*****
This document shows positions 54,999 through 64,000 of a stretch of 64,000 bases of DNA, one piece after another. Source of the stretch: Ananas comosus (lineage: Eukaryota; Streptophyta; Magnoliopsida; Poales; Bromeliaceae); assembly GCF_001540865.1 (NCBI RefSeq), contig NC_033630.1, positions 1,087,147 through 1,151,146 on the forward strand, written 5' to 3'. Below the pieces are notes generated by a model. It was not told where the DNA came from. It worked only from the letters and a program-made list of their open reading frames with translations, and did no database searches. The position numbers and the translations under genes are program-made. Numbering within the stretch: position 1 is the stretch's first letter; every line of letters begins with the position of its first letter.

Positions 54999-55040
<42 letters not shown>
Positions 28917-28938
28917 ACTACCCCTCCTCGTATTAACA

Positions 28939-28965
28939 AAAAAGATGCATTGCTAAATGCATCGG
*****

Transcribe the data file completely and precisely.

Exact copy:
This document shows positions 54,999 through 64,000 of a stretch of 64,000 bases of DNA, one piece after another. Source of the stretch: Ananas comosus (lineage: Eukaryota; Streptophyta; Magnoliopsida; Poales; Bromeliaceae); assembly GCF_001540865.1 (NCBI RefSeq), contig NC_033630.1, positions 1,087,147 through 1,151,146 on the forward strand, written 5' to 3'. Below the pieces are notes generated by a model. It was not told where the DNA came from. It worked only from the letters and a program-made list of their open reading frames with translations, and did no database searches. The position numbers and the translations under genes are program-made. Numbering within the stretch: position 1 is the stretch's first letter; every line of letters begins with the position of its first letter.

Positions 54999-55040
<42 letters not shown>
Positions 28917-28938
28917 ACTACCCCTCCTCGTATTAACA

Positions 28939-28965
28939 AAAAAGATGCATTGCTAAATGCATCGG